Blog Post

Four reasons we can breathe easy despite the Supreme Court’s stay

February 12, 2016

Earlier this week the Supreme Court granted a motion to stay the Clean Power Plan while the DC Circuit Court hears arguments. That means there is a freeze on the rulemaking process while the CPP goes through legal challenges in the DC Court. What does it mean for energy efficiency?

Not much. Here’s why:

1. Regulation of CO2 from power plants is still going to happen. The Clean Air Act requires EPA to regulate greenhouse gases from major emitters. They’ve done it for cars, and power plants are next on the list.

2. Energy efficiency is still a powerful tool. Energy efficiency reduces greenhouse gases. It also reduces nitrogen oxides, sulfur dioxide, and mercury. Energy efficiency is the one-stop shop for protecting public health. It saves waterIt creates jobs. It makes people’s homes safer and more comfortable. We should continue to think about energy efficiency as a tool to address climate change, but greenhouse gases are only a piece of the pie. In order to protect natural resources and provide reliable and affordable electricity, states need to plan with the big picture in mind.

3. State responses will vary, but most state regulators will continue to plan for the future. In recent months, several states combined the collective resources of their air, energy, and utility regulators to take a holistic approach to ensuring clean, reliable, affordable electricity for the public. The Supreme Court stay may buy them some time, but prudent regulators will take advantage of this opportunity to understand the ways they can achieve their goals at the lowest cost. Energy efficiency will very often be their answer.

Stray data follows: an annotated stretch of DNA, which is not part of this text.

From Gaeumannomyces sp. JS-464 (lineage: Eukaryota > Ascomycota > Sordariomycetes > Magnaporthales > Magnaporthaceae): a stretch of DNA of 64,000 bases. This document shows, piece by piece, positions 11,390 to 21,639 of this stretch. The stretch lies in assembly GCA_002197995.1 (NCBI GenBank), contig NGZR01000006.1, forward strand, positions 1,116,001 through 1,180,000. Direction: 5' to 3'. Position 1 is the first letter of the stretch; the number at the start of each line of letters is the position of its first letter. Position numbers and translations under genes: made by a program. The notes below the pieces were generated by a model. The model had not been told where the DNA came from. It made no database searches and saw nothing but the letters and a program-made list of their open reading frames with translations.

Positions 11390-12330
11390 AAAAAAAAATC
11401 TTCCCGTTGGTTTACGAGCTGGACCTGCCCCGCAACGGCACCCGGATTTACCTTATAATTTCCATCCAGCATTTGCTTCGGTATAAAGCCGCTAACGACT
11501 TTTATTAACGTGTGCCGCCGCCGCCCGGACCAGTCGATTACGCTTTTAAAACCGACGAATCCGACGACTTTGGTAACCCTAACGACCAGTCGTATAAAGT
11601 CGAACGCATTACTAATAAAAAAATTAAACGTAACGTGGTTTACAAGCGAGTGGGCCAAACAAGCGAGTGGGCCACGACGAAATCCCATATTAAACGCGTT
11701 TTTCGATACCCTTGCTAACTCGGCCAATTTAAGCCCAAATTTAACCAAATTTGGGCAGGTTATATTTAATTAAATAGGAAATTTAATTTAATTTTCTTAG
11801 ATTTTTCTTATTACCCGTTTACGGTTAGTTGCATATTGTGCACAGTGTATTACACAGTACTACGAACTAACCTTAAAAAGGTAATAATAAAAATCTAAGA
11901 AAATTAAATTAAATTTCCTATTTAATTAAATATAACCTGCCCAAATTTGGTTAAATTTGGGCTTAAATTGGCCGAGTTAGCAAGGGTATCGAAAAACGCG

4. There’s lots of work to do. We can use this time as an opportunity. Energy efficiency is viewed by many as a generally good idea, but historically it hasn’t been well understood outside certain circles. More recently it’s moved front and center as a pollution reduction strategy. The Clean Power Plan bolstered that trend. But it takes time to become well versed in all the facets of programs and policies, the costs, the benefits, the best practices, and how things work. We can use this time to work with low-income and environmental justice advocates, labor groups, air regulators, health groups, and others to help ensure that everyone understands the role energy efficiency can play in achieving all our goals.

Momentum is on our side. People are learning and engaged. States are working hard to leave a legacy for future generations that we can all be proud of.

Stay? We don’t think so. 

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Healthy Buildings Energy Efficiency and Climate Change


Sara Hayes
Director and In-House Counsel, Health and Environment
Sara Hayes
Director and In-House Counsel, Health and Environment

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